Public Space re-IMAGE-n’d

Thursday October 10th, 2019

by Sapira Sutton 


During the Vancouver Biennale’s summer 2019 International Residency Program, the four artists-in-residence disrupted and expanded conventional understandings of public space by challenging assumptions about what constitutes a public space and how designated public spaces are actually used. As one might have expected, each of the artists chose to approach the 2018  – 2020 Vancouver Biennale exhibition theme of “re-IMAGE-n-ing public space” from a different angle.

During the six-week residency period, Tao Hui (b. 1987, China) explored the ideas of aural public space and private headspaces.



While working on the audio sculpture I Asked the Air to Be the Postman, Tao wondered how the space created through a story is perceived and altered by the story’s audience. “The image and imagination change as I pass them through a radio wave.”

Meanwhile, Mamali Shafahi (b. 1982, Iran) was questioning how to involve Vancouver public spaces in the realms of virtual reality (VR) and augmented reality (AR), which are normally regarded as enclosed private experiences. Intrigued by the private ways that viewers make meaning for themselves, he employed art to bring VR/AR into the public space with an intention to interrupt cultural norms about what is considered taboo and, therefore, inappropriate for public consumption.



Through engagement with Mamali’s Nerd_Funk project, viewers had an opportunity to explore how the internet, mass media, and open-source platforming are challenging a dichotomy between public and private space.

In her art practice, Nathalie Quagliotto (b. 1984, Canada) shares Mamali’s interest in challenging our ideas of public space. By taking the art out of a gallery context, she aims to provoke the unexpected through social practices that invite community members directly into the art.



Her approach is to bring elements of confusion and play into the public space to refocus attention on the space itself. Nathalie alters everyday objects and familiar places to make a space feel unfamiliar and force a new kind of participation in the space. For her Vancouver Biennale residency project, a pop-up intervention called Carry Yourself, she handed out 140 tote bags to random people during two walk-throughs of a downtown Vancouver street. The tote bags, which read SCARE on one side and CARE on the other, addressed problematic social encounters of the public in downtown settings. While wearing or carrying the bag, people may choose which side they wanted to show to others.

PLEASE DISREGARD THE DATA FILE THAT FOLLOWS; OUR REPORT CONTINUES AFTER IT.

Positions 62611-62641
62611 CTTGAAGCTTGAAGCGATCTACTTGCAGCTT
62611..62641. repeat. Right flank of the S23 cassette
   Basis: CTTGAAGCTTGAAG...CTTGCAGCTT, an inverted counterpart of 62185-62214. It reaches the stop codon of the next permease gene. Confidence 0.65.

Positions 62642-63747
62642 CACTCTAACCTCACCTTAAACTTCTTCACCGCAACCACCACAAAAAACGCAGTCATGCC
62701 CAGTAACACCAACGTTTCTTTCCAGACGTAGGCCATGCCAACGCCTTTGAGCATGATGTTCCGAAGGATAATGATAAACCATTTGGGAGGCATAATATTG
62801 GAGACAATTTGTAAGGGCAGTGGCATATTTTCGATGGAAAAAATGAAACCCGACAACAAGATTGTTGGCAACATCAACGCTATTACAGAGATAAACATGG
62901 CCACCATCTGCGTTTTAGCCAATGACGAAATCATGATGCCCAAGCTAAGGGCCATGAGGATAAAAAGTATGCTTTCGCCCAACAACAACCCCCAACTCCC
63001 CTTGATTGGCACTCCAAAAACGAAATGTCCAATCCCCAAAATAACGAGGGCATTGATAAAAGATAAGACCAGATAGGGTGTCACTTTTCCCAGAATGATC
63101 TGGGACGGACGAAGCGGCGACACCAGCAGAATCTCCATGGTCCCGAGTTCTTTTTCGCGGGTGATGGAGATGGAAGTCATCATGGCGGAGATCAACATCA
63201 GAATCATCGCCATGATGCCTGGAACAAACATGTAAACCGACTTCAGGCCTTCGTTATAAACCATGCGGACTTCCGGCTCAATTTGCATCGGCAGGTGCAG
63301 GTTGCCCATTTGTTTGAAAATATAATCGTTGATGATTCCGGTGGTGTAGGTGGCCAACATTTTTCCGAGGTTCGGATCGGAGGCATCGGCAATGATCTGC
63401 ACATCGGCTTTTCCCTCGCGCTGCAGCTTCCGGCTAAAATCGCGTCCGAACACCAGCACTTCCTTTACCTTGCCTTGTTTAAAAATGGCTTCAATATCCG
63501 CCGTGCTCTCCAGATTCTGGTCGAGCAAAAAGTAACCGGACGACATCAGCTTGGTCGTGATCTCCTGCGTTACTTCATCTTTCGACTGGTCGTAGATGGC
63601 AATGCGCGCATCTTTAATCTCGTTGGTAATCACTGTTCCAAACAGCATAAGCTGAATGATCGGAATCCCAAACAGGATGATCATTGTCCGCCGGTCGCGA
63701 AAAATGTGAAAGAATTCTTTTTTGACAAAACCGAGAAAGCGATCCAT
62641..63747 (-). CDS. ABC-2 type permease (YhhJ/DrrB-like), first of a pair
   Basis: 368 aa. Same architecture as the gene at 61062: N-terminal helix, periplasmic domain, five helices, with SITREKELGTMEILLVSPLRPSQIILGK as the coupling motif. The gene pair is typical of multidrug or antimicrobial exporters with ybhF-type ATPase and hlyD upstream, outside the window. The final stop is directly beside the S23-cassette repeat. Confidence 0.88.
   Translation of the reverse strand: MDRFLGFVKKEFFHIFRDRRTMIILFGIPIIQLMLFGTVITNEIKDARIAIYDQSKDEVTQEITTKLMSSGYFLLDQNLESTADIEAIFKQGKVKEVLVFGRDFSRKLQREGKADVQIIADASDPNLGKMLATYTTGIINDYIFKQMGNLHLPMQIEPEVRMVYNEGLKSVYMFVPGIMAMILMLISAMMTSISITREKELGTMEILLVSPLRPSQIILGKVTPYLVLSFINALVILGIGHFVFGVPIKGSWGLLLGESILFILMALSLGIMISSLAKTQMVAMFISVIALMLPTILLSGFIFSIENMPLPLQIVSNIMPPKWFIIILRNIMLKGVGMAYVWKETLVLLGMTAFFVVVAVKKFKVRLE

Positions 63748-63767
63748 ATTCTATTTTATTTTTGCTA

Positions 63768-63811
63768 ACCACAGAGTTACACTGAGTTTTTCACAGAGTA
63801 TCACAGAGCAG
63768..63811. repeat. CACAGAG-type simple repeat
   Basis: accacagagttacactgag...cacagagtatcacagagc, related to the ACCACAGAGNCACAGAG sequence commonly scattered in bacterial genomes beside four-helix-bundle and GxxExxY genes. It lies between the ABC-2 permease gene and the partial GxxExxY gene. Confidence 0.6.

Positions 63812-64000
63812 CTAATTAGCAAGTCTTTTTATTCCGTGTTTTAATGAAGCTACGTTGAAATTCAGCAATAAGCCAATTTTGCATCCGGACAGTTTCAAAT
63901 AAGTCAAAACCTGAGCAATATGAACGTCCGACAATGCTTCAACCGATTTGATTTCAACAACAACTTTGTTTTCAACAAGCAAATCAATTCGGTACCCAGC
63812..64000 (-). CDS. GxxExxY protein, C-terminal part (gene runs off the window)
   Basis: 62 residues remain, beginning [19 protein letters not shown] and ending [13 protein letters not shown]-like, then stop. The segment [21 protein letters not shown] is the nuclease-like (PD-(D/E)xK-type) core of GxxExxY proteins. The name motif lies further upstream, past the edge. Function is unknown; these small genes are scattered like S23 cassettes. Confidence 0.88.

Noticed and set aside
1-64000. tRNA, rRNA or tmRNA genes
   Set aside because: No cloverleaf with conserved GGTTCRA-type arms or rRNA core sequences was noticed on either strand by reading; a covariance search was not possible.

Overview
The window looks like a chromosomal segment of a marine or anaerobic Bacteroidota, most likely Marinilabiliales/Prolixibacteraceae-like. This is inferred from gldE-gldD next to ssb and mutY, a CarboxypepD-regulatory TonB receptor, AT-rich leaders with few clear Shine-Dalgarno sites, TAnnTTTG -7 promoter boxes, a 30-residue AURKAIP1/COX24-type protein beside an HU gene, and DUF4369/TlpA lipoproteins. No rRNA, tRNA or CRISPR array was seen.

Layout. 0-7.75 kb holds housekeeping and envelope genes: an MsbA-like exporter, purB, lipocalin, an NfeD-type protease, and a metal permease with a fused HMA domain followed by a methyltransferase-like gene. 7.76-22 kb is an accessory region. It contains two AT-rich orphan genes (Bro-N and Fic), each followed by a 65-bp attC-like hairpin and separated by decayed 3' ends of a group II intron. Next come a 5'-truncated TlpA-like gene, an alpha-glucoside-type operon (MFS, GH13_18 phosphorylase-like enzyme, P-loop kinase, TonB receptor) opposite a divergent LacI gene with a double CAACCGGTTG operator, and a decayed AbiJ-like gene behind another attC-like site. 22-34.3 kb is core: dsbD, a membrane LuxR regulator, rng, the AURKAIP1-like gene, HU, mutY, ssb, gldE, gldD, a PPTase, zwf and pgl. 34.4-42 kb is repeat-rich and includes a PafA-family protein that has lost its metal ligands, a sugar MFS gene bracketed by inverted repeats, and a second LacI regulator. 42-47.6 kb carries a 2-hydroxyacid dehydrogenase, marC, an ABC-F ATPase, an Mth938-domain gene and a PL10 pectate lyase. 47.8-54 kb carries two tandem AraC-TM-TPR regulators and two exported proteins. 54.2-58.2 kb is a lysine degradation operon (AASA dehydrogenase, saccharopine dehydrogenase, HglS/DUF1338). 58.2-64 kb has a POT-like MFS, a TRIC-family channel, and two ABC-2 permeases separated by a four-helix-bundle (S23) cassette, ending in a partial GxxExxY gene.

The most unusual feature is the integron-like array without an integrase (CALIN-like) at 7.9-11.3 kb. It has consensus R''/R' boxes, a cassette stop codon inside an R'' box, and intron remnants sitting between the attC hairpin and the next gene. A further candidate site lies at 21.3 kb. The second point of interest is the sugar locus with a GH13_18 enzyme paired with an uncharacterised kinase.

Impacted by the Indian Act, the Truth and Reconciliation Commission of Canada, and extensive public dialogue, Carlos Martiel (b. 1989, Cuba) was another artist-in-residence interested in questioning how public space is used. His two performance pieces occurred in two very different settings, both on unceded territories. For his first performance, Under Occupation, Carlos chose a Vancouver waterfront site, Hinge Park, whereas Statute, his second performance work, took place on the north plaza of the Vancouver Art Gallery (the former site of the Vancouver courthouse) in šxʷƛ̓ənəq Xwtl’e7énḵ Square.



In each setting, Carlos provoked attendees to reflect on Indigenous histories and use of public spaces.

Each of the Vancouver Biennale’s summer 2019 artists-in-residence tackled the concept of public space differently, and each platform chosen by the individual artists offered creative potential for unique interaction and diverse artistic interventions. Through audio sculpture, VR/AR, relational art, and performance art, these four young artists successfully re-imagined their relationship to the public and concurrently broadened our own conceptions of public space.


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